March 30th brought an animated cursor vulnerability which, two days later, was exploited by the Trojan downloader worm Agent.BKYWeb Link. This beast infects HTML and other similar files and these, when viewed, download other malicious software. April 5th brought the announcement of a proof-of-conceptWeb Link (very buggy and unnamed) virus for the iPod; specifically for the iPod Linux operating system. On 29 May posted the proof of concept TI.Tigraa.aWeb Link memory resident 492 byte Trojan for the TI-89 graphing calculator line. It won’t spread but introduces another device to malware. SB.BadbunnyWeb Link was reported out by Symantec on 7 June. The thing that makes this beast interesting is the fact that it’s spreads over multiple operating systems (including the Macintosh) using multiple languages (JavaScript on Windows, Ruby on the Mac, and Python on Linux) and OpenOffice macros while it attempts to spread via Instant Messaging. The middle of June F-Secure announced WH/Vred.AWeb Link which is a proof-of-concept virus infecting WinHex scripts; the first to do so. While not new, the social engineering of the Zhelatin/Storm Trojan series was quite effective. As an example, in August the gang started sending messages indicating the receiver had applied to various sites and their temporary login name/password were included along with a link. At the link the well-designed page said a sign-in applet had to be downloaded. That applet contained the Trojan which then infected the machine. The messages were quite convincing to many. September saw the introduction of a Skype worm called IM-Worm:W32/Skipi.AWeb Link. It spread via Skype’s instant messaging and pointed people to what looked like a JPEG image but, instead, was a page with a malicious automatic download and just an image from a standard Windows screensaver. October saw a number of Trojan exploits of a PDF vulnerability. While a patch was available for the vulnerability, many were affected because they did not update their PDF reading software and Microsoft delayed getting a Windows patch out. November 18th a new MSN IM Trojan surfaced which was unique in its scan for VNC (Virtual Network Computing) instances. In December a Trojan that hijacks Google ads on Web pages was report. One example would be Trojan.Qhost.WUWeb Link. The Trojan is not on the Website but, instead, on your computer and intercepts requests for Google ads and serves ads from other sources where the Trojan writer can get the income. It’s also possible the sites directed to will also contain malware to further infect your computer.

2008 – SymbOS/Beselo.A

January 23rd found the discovery of a Symbian OS worm able to run on several Symbian S60 enabled devices. SymbOS/Beselo.A!wormWeb Link can infect Nokia 6600, 6630, 6680, 7610, N70 and N72 phones (and maybe others).

[Had to leave 2008 at this point.]

2009 – Ikee

November 8th saw reports of the first IPhone worm: IkeeWeb Link. This was a proof-of-concept worm that only infects phones that have been jaibroken and have the default password on the Secure Shell application. And, it only changed the wallpaper on the phone. But, the source code for the beast was released so follow-ons with worse payloads can be expected [and, on 23 Nov there are now reports of a new version that sets up botnets on iPhones]. Speaking of botnets, articles on 10 December reported that hackers had made their way into the Amazon EC2 cloud and set up Zeus botnet cammand and control center. This is the first time the Amazon computers have been used for that.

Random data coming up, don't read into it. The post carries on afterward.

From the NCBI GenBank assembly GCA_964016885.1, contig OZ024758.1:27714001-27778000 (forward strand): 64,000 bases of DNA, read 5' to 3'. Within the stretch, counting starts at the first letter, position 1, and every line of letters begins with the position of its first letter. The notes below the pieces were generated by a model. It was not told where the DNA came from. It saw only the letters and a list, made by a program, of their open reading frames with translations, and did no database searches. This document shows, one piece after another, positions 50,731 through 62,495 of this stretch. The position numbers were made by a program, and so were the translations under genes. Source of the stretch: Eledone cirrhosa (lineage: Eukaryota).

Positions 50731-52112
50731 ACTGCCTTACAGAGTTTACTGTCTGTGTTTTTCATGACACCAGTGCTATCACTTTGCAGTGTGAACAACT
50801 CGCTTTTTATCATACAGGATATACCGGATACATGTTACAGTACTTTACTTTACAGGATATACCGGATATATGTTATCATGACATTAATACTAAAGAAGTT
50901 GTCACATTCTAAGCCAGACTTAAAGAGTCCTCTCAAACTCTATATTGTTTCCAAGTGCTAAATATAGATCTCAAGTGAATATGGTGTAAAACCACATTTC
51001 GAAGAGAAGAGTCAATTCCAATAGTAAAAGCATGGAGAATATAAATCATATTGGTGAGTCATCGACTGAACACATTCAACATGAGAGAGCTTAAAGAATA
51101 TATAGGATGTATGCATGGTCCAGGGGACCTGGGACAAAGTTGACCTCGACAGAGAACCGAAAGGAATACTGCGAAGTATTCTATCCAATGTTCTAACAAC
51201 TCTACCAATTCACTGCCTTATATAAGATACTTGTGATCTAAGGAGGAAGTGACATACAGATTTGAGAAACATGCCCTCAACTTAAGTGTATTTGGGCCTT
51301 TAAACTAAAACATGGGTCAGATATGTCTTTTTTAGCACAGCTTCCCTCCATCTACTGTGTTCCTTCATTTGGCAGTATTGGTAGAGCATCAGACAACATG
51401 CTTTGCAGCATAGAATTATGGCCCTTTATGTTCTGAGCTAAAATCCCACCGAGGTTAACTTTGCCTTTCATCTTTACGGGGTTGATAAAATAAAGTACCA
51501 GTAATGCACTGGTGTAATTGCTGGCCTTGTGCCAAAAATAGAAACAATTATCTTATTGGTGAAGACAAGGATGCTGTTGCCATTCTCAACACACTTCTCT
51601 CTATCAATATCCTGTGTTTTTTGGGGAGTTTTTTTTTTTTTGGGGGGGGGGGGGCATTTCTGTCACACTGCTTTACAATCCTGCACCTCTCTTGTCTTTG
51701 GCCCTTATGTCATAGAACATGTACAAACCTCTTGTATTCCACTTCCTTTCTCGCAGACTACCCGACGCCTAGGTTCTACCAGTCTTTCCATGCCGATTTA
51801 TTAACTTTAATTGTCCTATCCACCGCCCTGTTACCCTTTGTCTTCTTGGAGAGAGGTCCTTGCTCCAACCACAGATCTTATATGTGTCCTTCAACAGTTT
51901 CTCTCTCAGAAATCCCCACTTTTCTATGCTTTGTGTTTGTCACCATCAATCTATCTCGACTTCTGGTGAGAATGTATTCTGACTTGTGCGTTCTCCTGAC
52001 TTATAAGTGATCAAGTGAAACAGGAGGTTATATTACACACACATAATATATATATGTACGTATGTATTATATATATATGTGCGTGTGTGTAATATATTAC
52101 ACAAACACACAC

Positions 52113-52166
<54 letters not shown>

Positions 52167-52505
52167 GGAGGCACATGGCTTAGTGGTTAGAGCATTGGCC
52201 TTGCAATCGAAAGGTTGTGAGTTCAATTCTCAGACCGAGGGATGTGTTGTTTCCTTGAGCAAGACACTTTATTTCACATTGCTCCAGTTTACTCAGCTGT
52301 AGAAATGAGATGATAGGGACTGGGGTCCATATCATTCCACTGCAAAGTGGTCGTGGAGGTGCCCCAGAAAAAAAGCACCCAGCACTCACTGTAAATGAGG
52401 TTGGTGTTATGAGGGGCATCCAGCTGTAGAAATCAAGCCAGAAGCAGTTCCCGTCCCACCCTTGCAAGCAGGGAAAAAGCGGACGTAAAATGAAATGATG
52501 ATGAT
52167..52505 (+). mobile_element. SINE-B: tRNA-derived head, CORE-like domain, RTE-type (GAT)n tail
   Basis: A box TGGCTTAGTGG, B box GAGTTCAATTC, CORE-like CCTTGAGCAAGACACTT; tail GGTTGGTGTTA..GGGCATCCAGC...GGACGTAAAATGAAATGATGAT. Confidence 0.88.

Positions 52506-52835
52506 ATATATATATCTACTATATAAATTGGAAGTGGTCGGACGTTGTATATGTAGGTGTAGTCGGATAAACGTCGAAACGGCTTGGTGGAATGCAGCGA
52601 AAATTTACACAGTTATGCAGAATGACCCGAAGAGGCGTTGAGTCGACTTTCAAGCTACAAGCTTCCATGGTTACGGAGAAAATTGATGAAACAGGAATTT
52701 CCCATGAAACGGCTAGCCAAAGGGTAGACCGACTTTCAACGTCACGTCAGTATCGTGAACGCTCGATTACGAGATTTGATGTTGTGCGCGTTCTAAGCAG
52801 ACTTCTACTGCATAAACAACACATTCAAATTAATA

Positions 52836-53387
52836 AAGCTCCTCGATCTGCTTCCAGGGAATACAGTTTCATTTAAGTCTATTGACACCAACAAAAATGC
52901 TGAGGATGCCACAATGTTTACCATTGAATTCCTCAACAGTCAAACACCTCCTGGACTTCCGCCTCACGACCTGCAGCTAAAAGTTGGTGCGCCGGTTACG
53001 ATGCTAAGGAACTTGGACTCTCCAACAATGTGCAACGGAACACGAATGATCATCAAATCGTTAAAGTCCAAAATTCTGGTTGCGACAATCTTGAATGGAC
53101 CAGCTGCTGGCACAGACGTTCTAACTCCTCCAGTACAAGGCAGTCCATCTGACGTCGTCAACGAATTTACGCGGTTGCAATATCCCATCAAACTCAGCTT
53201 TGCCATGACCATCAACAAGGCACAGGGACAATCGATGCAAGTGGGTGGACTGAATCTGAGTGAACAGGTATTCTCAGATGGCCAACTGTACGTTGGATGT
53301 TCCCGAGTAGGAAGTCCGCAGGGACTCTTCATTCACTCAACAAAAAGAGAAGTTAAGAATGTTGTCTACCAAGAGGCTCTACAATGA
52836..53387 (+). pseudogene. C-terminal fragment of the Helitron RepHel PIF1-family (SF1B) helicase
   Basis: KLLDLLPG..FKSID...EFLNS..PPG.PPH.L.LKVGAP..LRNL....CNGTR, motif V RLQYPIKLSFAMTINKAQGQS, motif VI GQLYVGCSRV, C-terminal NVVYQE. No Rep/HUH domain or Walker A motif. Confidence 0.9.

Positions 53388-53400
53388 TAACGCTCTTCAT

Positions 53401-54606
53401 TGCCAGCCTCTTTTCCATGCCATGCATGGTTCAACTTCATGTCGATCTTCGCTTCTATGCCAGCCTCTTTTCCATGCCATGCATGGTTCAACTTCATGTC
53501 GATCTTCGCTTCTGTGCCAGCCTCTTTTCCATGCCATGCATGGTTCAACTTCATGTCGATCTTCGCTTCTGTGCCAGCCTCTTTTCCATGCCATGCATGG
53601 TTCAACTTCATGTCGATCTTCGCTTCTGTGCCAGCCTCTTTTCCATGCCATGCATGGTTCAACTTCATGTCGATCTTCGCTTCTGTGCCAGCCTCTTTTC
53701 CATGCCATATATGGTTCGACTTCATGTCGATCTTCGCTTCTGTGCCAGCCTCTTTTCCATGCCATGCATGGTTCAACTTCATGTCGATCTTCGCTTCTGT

2010 – W32.Fakeupver.trojan, PDF Virus

The end of March Bkis, in their blog, reported a Trojan called W32.Fakeupver.trojanWeb Link which claimed to be an updater for Adobe software. If run the Trojan would overwrite the Adobe and other updaters and then open various ports on the computer. Even if removed, the non-Adobe updating software would no longer work leaving the computer vulnerable to any holes found in those programs. This is the first such payload of this type. April news reports talk of a proof-of-concept PDF virusWeb Link being made. The PDF format has evolved and allows for executable material in its latest incarnations. This makes the format much more dangerous.

Had to stop at this point. Sorry.

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Comments from original:

Said this on 2009-12-07 At 09:46 pm
hi good mornig im rudolph villacorta from philipines.
yup.. this information is okay and i learn more. but not enough
specially im doing a ducument about “history of viruses.”
so i need more information like.. what is a porpuse, what is advantage&disadvantages
please help me becuase as a student.i need to learn in a short time.
theres no time to pass it..
thank you GODBLESS. ^^
Said this on 2009-12-07 At 09:51 pm
In reply to #1
Please read the whole tutorial.

Said this on 2010-10-18 At 05:11 am
what is the name of the first virus that they introduced…..?
[Who is they? And, all first viruses are named in the text; please just go back and actually read it. Thank you. –DaBoss]

Said this on 2010-12-29 At 03:08 am
give me more knowledge about virus . how it is created and how we can remove it and complete history and type of virus

[Well, you could start by reading the rest of the tutorial I guess. But, how a virus is created is not part of it and won’t ever be. –DaBoss]

Said this on 2011-05-27 At 11:30 am
sir i want to know how many types of virus & w ho was the first virus maker?

[I guess you could read the page. –DaBoss]

stupid people
Said this on 2011-10-31 At 01:57 pm
What is the term used when a virus takes control of features on your computer and transports files or information automatically?

[The most common would be Data Theft. Cyber Crime would be a more general term. There’s probably a “cute” coined term as well but at the moment it doesn’t come to mind. –DaBoss]